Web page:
Drawing Squares and Circles in JavaFX

JavaFX Shapes
Drawing shapes in JavaFX is easy.

JavaFX is all about graphics and drawing. Sure JavaFX can do great layouts, but if you need to visualize results, add images to layouts, or display data, JavaFX has all the tools you’ll need. Even games are written using JavaFX.

If you don’t know where to start learning JavaFX graphics capabilities, start with this tutorial. This tutorial explains how to draw JavaFX circles and squares after laying out your JavaFX UI using Scene Builder. It may not be glamorous, but it is a beginning.

Note: If you have never created a JavaFX application before, I suggest you look at this detailed JavaFX tutorial first, or my overview of JavaFX, just to get a feel for how to create JavaFX projects in Eclipse and how to create FXML using Scene Builder.

Another Note: If you want to see what this example looks like without FXML, check out my other JavaFX Squares and Circles Tutorial.

To start out, create a standard JavaFX project in Eclipse. You should have already installed the e(fx)clipse plugin. I called my project circles-and-squares, and used the package name com.whatisjavafx.

JavafX Circles and Squares
Here’s the basic JavaFX 8 project.

Your JavaFX project should look like the above image in Eclipse’s Package Explorer.

Next, open up Scene Builder. You’ll want a Group for your root object—meaning, drag a Group to the center first. Groups are a bit tricky to find. The JavaFX Group is under “Miscellaneous” on the left. The group takes on the size of the nodes it contains, so it is small for now.

Add a Canvas to your group. Canvas is also found in the Miscellaneous section on the left. You might find it challenging to drag a JavaFX Canvas node onto that tiny Group in the central preview window. Instead, drag it onto the Group in the Hierarchy on the bottom left. You’ll find that drop-target to be a bit easier to hit.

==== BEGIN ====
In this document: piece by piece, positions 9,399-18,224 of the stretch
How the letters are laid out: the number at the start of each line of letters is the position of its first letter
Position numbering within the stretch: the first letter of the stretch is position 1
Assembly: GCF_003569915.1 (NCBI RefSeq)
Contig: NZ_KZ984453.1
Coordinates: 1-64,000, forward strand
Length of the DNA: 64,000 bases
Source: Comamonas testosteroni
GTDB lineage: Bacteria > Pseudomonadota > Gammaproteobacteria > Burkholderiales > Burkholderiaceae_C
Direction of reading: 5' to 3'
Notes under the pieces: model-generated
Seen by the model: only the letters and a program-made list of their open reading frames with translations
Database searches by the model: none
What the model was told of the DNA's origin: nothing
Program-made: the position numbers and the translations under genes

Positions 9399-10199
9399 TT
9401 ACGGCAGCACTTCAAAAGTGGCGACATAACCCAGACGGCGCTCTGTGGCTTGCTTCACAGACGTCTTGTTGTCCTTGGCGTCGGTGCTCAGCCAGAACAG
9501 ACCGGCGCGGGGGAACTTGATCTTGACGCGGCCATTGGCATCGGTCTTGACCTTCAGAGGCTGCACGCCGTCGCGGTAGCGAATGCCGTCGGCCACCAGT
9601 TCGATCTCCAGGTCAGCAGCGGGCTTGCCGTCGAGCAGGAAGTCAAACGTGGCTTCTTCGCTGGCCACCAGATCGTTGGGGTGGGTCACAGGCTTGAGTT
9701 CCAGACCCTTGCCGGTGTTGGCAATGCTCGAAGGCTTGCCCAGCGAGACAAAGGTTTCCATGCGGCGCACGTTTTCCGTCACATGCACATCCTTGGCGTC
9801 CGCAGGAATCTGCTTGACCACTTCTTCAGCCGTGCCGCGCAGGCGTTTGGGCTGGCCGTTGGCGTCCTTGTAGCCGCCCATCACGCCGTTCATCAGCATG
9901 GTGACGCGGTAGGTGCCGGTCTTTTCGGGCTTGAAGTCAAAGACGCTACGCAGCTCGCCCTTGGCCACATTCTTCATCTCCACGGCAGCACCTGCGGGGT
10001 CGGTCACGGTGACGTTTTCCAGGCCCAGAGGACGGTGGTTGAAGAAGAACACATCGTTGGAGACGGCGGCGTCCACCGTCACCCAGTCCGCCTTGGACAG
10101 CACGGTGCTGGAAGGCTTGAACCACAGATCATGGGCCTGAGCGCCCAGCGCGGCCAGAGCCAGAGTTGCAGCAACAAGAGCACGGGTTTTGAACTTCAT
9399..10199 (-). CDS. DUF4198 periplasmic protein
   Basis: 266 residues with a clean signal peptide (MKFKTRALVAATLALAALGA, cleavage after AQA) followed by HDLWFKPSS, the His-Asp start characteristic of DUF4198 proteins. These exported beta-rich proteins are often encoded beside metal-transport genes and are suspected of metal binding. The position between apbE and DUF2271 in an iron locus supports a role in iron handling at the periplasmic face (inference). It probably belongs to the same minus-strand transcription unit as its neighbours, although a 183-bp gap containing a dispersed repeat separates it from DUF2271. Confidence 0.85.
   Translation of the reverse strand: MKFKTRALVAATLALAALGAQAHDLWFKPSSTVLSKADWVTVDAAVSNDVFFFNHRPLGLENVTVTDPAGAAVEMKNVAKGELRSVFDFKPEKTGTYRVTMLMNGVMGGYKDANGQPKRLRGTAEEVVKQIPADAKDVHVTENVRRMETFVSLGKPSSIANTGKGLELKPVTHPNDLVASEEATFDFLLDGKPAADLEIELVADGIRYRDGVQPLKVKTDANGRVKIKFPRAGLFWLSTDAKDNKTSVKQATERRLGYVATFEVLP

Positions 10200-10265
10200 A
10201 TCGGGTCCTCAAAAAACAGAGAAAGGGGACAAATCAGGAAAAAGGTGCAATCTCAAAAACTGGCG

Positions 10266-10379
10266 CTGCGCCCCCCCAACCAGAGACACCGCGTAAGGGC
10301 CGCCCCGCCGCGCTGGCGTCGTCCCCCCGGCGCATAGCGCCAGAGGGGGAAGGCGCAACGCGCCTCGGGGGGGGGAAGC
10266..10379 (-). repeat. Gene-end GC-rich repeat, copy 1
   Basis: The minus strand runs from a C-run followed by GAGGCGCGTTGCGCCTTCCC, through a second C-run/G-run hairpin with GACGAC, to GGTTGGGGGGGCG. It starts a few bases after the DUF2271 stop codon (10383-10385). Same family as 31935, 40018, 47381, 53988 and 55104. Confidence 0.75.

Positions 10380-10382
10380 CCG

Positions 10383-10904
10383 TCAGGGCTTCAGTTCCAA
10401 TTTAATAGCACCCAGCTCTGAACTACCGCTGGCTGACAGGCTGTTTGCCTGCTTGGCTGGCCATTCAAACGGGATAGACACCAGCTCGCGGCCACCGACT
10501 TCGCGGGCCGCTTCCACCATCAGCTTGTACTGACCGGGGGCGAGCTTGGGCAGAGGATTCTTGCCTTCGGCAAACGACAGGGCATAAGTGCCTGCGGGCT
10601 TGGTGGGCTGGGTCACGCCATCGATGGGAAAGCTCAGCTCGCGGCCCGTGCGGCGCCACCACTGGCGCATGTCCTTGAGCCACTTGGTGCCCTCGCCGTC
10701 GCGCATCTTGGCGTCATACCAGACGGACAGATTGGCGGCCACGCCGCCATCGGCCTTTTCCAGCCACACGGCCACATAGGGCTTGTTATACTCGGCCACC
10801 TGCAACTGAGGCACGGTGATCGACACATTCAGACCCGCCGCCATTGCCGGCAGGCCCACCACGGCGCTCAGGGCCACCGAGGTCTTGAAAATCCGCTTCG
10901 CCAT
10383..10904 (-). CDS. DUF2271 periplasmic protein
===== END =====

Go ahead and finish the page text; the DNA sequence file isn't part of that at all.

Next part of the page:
Your Hierarchy in Scene Builder should now look like the following.

SceneBuilder Hierarchy
Sometimes dragging nodes to the Hierarchy is easier than dragging them to the preview.

Sometimes, it is just easier to drag nodes to their proper location in the Hierarchy when you can’t seem to drag them to the right place in the central preview window.

Select your Canvas in the Hierarchy and then in the Layout on the right-hand side, set the width to 600 and the height to 400.

SceneBuilder Inspector Layout
Set the Canvas width to 600 and the height to 400.

At this point, you might be tempted to grab the JavaFX Circle and JavaFX Rectangle from the shapes library on the left and drag them onto the preview window. However, if you check the Hierarchy, you’ll find that you are placing nodes directly on the Group, and not in the Canvas. Our goal is to draw the circle and square programmatically on the Canvas, so dragging those shapes to your group would not accomplish our goal.

Now your Hierarchy consists of a JavaFX Group and a JavaFX Canvas. I specifically mention JavaFX, because back in olden days AWT had a Canvas, too. But, this is not your father’s Canvas. (Sorry. Couldn’t resist.)

Next, we need to configure our Scene Builder project for the Controller to use.

Select your Canvas, and give it a fx:id of mycanvas. You enter the fx:id under the code section on the right-hand side of Scene Builder.

Next, under Controller on the left, enter com.whatisjavafx.ShapeController for your Controller class name. Remember, you need to use fully qualified names that include the Java package of the controller class name or you’ll have a headache trying to figure out why your JavaFX application can’t load your controller.

JavaFX Controller Class
Set your Controller class name using the full package name of the Controller.

You are ready to save your FXML and create your Controller.

Save your Scene Builder creation in the same directory as your Main.java file. I saved mine as circle-and-square.fxml, but you can call yours whatever you like. Just remember the name when you write your root loader code! Remember to refresh your JavaFX project view in Eclipse, so the FXML file is visible.